The Earth’s stockpile of ice, or the cryosphere, is stored at the polar ice caps and the surrounding seasonal snows, and in the mountains as glaciers and snowpack. The glacier ice can carve mountains into fantastic shapes; the highest mountains on the planet have been scoured and sliced into sharp peaks and steep valleys. The accumulation in the ice caps and glaciers is inherited from the previous Ice Ages more than 20,000 years ago, but on a warming planet this stockpile is melting away.

The alpine tundra of today was ice-covered during the Ice Age and the forest tree-line was much lower. The Earth’s forests, by contrast, are concentrated at the equator of the planet and outwards to about 45 degrees north and south latitude. There, many plants feeding on sunlight have evolved firm wooden stems to lift them above their competitors. These multi-layered ecosystems are the most biodiverse regions of Earth, and are a much more hospitable environment for animal life.

The plants of the alpine tundra can be thought of as tenacious colonists from the lowlands. The forest below is the most exuberant concentration of life on Earth, whereas the frozen cryosphere is perhaps the most inhospitable.

Where is the Alpine Tundra?

The alpine tundra is found on mountain ranges worldwide, including the Himalayas, the Karakoram, the Tian Shan, the Indian Western Ghats, the European Alps, the Andes in South America, the North American Rockies and the Rwenzori in Uganda. It also occurs on isolated volcanic peaks, such as the Kilimanjaro in Tanzania or on the islands of Hawaii.

Isolated from the other alpine zones, each mountain can become its own island of biodiversity. Just as an oceanic island can become an incubator for distinct species, so can mountaintop alpine tundra. In the tropical zones, this unique character is enhanced. In the very high latitudes (like northern Russia, Canada and Scandinavia), the harsh conditions promote tundra at lower altitudes, but in contrast, the alpine zone in the tropics is only in the very highest of mountains and often lacks the snow and ice above. Tropical alpine terrain can contain species derived from both the tropical rainforests below and the higher-latitude forests toward the poles.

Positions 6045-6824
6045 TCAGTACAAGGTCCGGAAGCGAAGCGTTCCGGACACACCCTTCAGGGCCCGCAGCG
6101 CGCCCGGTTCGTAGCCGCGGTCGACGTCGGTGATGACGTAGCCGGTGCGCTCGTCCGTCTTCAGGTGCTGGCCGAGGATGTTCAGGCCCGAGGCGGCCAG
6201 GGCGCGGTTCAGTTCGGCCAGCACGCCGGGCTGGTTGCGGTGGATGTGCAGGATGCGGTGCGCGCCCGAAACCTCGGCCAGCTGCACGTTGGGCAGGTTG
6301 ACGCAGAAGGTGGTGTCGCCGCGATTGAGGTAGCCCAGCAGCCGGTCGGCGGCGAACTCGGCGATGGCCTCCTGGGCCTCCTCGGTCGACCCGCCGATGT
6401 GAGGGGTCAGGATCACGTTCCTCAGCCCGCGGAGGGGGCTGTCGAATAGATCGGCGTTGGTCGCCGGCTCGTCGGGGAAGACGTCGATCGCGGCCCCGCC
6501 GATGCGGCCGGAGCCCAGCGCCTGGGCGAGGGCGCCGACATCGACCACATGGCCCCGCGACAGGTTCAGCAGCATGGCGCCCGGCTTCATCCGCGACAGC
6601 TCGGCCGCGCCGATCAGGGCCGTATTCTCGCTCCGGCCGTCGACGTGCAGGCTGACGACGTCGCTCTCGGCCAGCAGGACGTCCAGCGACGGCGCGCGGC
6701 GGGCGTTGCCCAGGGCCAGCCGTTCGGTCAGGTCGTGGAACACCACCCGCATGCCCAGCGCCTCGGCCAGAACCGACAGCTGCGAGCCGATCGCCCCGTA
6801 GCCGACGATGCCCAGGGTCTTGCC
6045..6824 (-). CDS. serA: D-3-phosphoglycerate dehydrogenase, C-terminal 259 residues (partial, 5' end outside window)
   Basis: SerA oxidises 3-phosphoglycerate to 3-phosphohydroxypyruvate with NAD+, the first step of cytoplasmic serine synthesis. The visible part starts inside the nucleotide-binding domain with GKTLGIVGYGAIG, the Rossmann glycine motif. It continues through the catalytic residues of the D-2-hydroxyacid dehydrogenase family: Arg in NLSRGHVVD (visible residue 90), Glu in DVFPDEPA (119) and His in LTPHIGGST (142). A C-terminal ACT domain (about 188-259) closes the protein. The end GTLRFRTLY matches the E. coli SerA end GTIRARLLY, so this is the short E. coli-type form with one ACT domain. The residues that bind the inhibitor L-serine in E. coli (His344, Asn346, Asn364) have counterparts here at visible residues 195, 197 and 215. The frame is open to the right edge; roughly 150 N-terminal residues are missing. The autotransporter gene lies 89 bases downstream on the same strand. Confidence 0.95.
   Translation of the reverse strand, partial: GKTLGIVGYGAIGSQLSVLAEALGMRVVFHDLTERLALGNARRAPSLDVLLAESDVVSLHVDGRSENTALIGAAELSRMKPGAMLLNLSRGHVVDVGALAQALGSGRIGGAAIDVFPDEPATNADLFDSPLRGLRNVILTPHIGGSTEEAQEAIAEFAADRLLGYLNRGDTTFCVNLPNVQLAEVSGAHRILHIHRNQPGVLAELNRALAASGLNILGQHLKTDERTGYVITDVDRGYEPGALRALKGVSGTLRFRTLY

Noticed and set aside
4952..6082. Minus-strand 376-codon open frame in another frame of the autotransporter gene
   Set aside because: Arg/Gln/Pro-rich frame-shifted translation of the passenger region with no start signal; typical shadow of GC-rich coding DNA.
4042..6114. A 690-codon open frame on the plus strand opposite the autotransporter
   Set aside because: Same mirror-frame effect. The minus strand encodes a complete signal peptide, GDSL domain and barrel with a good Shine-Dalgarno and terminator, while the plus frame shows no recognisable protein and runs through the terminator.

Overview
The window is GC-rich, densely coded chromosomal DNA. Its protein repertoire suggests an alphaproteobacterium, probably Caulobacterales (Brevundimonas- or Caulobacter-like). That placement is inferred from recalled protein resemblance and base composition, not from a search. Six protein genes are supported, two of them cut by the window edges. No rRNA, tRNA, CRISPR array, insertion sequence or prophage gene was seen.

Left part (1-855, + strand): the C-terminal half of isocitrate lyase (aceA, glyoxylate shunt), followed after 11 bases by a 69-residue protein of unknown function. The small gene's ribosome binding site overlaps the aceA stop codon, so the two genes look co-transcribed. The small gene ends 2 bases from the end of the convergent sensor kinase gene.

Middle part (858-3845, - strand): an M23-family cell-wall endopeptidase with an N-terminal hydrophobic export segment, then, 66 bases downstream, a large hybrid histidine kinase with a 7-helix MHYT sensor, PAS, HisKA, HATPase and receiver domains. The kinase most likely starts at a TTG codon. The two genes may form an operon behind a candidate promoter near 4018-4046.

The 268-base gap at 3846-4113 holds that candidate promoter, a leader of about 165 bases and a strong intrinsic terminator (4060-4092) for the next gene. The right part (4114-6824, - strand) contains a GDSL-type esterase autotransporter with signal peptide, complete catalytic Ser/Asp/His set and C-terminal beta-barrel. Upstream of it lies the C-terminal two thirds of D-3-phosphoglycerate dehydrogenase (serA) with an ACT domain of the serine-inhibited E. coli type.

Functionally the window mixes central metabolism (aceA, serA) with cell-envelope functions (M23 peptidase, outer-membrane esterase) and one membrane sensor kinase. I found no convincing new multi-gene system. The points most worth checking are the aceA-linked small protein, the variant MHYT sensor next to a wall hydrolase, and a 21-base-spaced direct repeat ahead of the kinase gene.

right The green villages of Ladakh in the high Himalaya thrive in the alpine ecological zone by carefully utilising the water of the canyons (Image © YD Bar-Ness)

Danger from Above and Below

As the Earth’s climate changes, the alpine tundra is under threat from both above and below. The melting of snow and ice above will alter the flow of reliable water downhill. For forests and human settlements on the rivers below, rainfall will no longer be frozen on the mountain peaks to be distributed out over the warmer months. Instead, rainfall will make its way to the ocean much faster, paradoxically increasing the challenges of both flood and drought for the tundra and other ecosystems. Similarly, alpine plants dependent on locally-melting ice replenishing the soil will have to adapt to a changing melt pattern – or none at all.

From below, the warming conditions mean that more competitive organisms, such as pine trees, can move upwards into these harsh conditions. At the same time, the alpine organisms may find that they cannot tolerate the new environmental conditions. As the annual snowpack shrinks, small areas of terrain become available to the alpine tundra to colonise – but this mountaintop area is almost always smaller than the area of alpine tundra being outcompeted by plants from the forests below.

Inevitably, high-altitude ecosystems will have nowhere left to climb when the planet becomes too warm. Just as low-lying islands face an existential crisis from the rising ocean, so do these islands in the sky face an uncertain fate. In a future warmer world, the forests will retreat to lower altitudes and a new alpine tundra will develop composed of a different suite of plants.

For more stories and photos, check out Asian Geographic Issue 117.